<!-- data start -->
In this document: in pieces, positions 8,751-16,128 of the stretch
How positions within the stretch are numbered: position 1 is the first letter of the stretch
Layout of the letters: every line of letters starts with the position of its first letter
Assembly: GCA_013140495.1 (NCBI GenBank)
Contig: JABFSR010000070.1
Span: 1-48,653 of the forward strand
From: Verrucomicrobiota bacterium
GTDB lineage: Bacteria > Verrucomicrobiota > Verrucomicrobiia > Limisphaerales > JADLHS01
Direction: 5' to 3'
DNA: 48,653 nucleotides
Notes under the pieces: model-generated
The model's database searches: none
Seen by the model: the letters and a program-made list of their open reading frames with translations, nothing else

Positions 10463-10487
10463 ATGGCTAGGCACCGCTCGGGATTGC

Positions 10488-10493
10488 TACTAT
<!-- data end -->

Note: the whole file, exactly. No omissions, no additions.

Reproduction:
In this document: in pieces, positions 8,751-16,128 of the stretch
How positions within the stretch are numbered: position 1 is the first letter of the stretch
Layout of the letters: every line of letters starts with the position of its first letter
Assembly: GCA_013140495.1 (NCBI GenBank)
Contig: JABFSR010000070.1
Span: 1-48,653 of the forward strand
From: Verrucomicrobiota bacterium
GTDB lineage: Bacteria > Verrucomicrobiota > Verrucomicrobiia > Limisphaerales > JADLHS01
Direction: 5' to 3'
DNA: 48,653 nucleotides
Notes under the pieces: model-generated
The model's database searches: none
Seen by the model: the letters and a program-made list of their open reading frames with translations, nothing else

Positions 10463-10487
10463 ATGGCTAGGCACCGCTCGGGATTGC

Positions 10488-10493
10488 TACTAT